Jacques-Émile Blanche (French: [blɑ̃ʃ]; 1 January 1861 – 20 September 1942) was a French artist.
Blanche was born in Paris. His father was a successful psychiatrist who ran a fashionable clinic, and he was brought up in the rich Parisian neighborhood of Passy in a house that had belonged to the Princesse de Lamballe.
Although Blanche received some instruction in painting from Henri Gervex, he may be regarded as self-taught. He became a very successful portrait painter, with a style derived from 18th-century English painters such as Thomas Gainsborough as well as Édouard Manet and John Singer Sargent. He worked in London, where he spent time from 1870 on, as well as Paris, where he exhibited at the Salon and the Société Nationale des Beaux-Arts. One of his closest friends was Marcel Proust, who helped edit several of Blanche's publications. He also knew Henry James and is mentioned in Gertrude Stein's The Autobiography of Alice B. Toklas.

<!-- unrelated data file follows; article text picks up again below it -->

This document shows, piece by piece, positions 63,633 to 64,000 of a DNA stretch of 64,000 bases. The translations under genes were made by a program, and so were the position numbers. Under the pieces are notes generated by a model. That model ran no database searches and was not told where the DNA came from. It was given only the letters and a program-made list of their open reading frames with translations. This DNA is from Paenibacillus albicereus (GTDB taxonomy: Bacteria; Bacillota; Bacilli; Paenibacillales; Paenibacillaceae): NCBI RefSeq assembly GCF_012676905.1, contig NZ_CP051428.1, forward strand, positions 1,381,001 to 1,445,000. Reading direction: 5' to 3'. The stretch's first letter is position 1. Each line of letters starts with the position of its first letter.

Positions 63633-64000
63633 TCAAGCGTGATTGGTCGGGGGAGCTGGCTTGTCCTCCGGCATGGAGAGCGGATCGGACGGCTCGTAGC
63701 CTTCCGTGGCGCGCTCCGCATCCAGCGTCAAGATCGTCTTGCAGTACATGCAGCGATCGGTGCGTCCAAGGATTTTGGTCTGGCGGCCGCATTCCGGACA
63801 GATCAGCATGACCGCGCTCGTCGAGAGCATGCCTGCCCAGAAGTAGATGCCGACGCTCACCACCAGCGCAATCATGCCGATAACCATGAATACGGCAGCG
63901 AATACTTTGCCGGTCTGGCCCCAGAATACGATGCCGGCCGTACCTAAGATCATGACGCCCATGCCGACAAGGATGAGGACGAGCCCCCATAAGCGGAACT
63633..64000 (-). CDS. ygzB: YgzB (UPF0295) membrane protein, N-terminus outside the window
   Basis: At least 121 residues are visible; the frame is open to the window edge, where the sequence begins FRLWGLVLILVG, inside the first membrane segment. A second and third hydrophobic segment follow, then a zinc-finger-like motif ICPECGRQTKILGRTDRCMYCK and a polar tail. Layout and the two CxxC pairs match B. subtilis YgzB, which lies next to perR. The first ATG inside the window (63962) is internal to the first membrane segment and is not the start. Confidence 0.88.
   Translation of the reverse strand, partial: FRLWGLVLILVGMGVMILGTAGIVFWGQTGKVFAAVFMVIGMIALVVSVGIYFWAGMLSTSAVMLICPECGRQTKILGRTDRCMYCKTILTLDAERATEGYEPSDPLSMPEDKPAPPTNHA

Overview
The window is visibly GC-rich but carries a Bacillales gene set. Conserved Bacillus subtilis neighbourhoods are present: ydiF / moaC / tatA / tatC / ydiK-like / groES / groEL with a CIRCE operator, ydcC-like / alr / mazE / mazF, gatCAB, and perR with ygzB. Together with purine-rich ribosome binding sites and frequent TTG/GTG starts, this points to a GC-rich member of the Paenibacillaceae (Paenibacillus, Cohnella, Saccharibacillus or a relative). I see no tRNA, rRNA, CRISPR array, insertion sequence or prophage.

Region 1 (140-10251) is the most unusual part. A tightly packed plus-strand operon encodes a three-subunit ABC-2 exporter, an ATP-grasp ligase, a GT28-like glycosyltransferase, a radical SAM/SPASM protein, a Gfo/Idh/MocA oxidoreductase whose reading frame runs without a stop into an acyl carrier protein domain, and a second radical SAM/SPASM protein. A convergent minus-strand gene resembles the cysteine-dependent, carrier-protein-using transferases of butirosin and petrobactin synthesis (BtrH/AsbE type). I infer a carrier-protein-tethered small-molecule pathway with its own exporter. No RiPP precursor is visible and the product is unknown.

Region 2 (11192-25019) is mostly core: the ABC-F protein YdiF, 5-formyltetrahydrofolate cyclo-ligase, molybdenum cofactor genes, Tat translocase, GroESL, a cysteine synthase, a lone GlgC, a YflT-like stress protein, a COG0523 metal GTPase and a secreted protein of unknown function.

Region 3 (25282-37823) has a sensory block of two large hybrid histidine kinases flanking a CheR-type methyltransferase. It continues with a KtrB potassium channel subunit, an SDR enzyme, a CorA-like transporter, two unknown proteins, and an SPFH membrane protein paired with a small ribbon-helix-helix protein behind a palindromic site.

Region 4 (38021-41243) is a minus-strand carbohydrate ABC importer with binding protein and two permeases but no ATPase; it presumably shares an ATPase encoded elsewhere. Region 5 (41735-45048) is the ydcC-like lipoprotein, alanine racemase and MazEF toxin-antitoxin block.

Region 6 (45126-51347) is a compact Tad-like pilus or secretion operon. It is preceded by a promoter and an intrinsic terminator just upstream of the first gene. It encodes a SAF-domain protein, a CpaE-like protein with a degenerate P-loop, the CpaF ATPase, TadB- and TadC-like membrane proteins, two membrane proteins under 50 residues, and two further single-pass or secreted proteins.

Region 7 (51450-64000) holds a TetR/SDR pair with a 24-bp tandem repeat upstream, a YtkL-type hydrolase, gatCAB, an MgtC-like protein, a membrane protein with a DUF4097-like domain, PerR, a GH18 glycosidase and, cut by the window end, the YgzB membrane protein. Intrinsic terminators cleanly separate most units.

In 1902 Jacques-Émile Blanche took over the direction of the Académie de La Palette, where he would remain director until 1911.
Among the painter's most famous works are portraits of his father, Marcel Proust (private collection, Paris), the poet Pierre Louÿs, the Thaulow family (Musée d'Orsay, Paris), Aubrey Beardsley (National Portrait Gallery, London), and Yvette Guilbert and the infamous beauty Virginia Oldoini, Countess of Castiglione whom his father had treated for mental illness. Others he painted included James Joyce, Edgar Degas, Claude Debussy, Auguste Rodin, Colette, Thomas Hardy, John Singer Sargent, Charles Conder, Percy Grainger, and Tamara Karsavina as Stravinsky's Firebird.
He was the author of the unreliable Portraits of a Lifetime: the late Victorian era: the Edwardian pageant: 1870–1914 (London: J.M. Dent, 1937) and More Portraits of a Lifetime, 1918–1938 (London: J.M. Dent, 1939), about which Walter Sickert said "he is liable to twist things he hears or doesn't into monstrous fibs". [source]